How much can a president do anyway?
I wonder if Ronald Reagan knows the difficulties that face him if he is elected presi dent? This is not a partisan question. Jimmy Carter has already experienced the obstacles to a president -- any president -- in seeking to achieve a coherent program. The president is, of course, the central figure in American politics. Millions of voters of either party believe that by changing presidents (or parties) things will smooth out in Washington. The fact is that since World War II the responsibilities of the president have greatly expanded and his powers have not grown proportionately. I think that of all modern democracies the factor of political accountability is lowest in Washington.
Writing about West German Chancellor Helmut Schmidt in the new York Times the other day John Vinocour casaually noted that German voters "consider a platform plank a kind of signed dealer's warranty". It is stunning to read that in Washington. Under the American system it is difficult to carry through a program or to honor an election pledge. Yes, "strong" presidents occasionally crack the whip but it generally doesn't last very long.
The conservative American Enterprise Institute has published two remarkable sets of essays about our government, "The New American Political System" (1978) and "Presidents and Prime Ministers" (1980), both paperbacks. In an essay in the first, British student Anthony King argues that presidential powers have been curbed: "Members of Congress, always divided from the president by profound differences of outlook and interest now, after Vietnam and Watergate, view the presidency with an almost institutionalized suspicion." He says that isn't the only problem: "The dispersal of power in Congress makes it more difficult to transact business with that body, the disappearance of the old party organizations deprives the president of both a valuable restraint and a potential source of strength (the president is 'chief of party' no longer.)"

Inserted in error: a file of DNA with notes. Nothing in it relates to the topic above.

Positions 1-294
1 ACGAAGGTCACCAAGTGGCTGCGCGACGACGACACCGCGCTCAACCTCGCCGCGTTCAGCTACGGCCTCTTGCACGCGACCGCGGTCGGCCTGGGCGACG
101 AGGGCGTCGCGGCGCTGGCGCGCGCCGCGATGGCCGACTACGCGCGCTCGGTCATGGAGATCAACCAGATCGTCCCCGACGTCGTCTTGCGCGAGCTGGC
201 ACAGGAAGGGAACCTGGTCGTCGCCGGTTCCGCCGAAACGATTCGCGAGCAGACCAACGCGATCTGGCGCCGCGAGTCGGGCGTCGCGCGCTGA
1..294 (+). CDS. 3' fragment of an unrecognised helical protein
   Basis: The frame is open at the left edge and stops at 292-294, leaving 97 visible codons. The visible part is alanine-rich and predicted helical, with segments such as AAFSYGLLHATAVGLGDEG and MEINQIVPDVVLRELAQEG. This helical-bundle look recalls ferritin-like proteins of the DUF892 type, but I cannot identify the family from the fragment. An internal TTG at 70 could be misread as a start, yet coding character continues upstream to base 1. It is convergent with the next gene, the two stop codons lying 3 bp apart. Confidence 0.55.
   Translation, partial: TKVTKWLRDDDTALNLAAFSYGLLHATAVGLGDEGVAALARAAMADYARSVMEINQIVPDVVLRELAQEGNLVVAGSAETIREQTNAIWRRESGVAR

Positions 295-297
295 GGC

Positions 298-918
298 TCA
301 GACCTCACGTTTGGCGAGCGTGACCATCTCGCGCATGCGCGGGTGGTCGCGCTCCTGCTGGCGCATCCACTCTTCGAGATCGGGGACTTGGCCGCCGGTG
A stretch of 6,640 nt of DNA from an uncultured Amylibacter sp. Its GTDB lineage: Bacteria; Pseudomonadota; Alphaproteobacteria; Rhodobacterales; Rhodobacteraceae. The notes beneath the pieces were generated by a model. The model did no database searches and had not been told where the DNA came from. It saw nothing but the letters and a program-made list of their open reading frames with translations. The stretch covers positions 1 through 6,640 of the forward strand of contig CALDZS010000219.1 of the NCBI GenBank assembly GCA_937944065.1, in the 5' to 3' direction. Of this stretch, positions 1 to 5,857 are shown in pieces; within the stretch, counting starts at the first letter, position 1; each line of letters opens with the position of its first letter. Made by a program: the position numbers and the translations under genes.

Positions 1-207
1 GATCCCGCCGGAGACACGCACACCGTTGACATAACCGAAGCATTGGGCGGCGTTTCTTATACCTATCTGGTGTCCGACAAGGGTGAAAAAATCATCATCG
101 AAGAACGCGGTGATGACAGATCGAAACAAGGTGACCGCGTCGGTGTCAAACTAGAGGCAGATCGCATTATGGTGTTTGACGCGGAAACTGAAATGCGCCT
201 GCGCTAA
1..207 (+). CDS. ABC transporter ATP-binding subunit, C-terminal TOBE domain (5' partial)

In the second series of essays published by the AEI, the powers of the American president are contrasted with various prime ministers, English, West German, French, Scandinavian, and so on. What astonishes foreign observers is the lack of accountability in Washington. No, American observers don't regard a platform plank as "a kind of signed dealer's warranty." It is easy to blame Jimmy Carter for overpromising himself in 1976 and I am not making a case for him either way. But it might be wise for the voter to consider the problem. (So many disappointed voters seem to have concluded that platform pledges don't mean much anyway that they have stopped voting: Only 54 percent went to the polls in 1976.)
Here is Richard Rose, a professor from Scotland, summing up the Washington situation as he sees it (perhaps with horror). HE thinks the upheaval of events in the 1970s "altered the unstable distribution of political power" in the capital. There are so many divisions and sub-governments here now, he thinks, "that few issues can be resolved in any one place, there is little central direction that a president can provide, ana few central decisions can be made."
According to this student, "almost every modern study of the presidency" argues that the "collective political authority is too weak." So-called "sub-governments" are increasing in scale, controversy, and political significance, he says, while simultaneously "becoming more remote from direction by the one representative of collective authority in Washington, the president."
Politicians are trying to do something about it. Ronald Reagan, George Bush, the minority leaders of Congress, and several score GOP House and Senate candidates met on the steps of the Capitol this month and pledged to follow party discipline in the years ahead. On the Democratic side, Rep. Henry Reuss of Wisconsin will shortly announce a plan for a 300-member Democratic Council to be a kind of super-Democratic National Committee to act as intermediary between White House, Congress, and the states, and to try to restore party coherence.
The thing American politics lacks is accountability. Let Professor Rose have the last words: ". . . The US lacks a single institution that can effectively assert the collective authority of government on major issues of the day. . . The price can be just as high for the United States as the price the Soviets pay for having an over-centralized economy."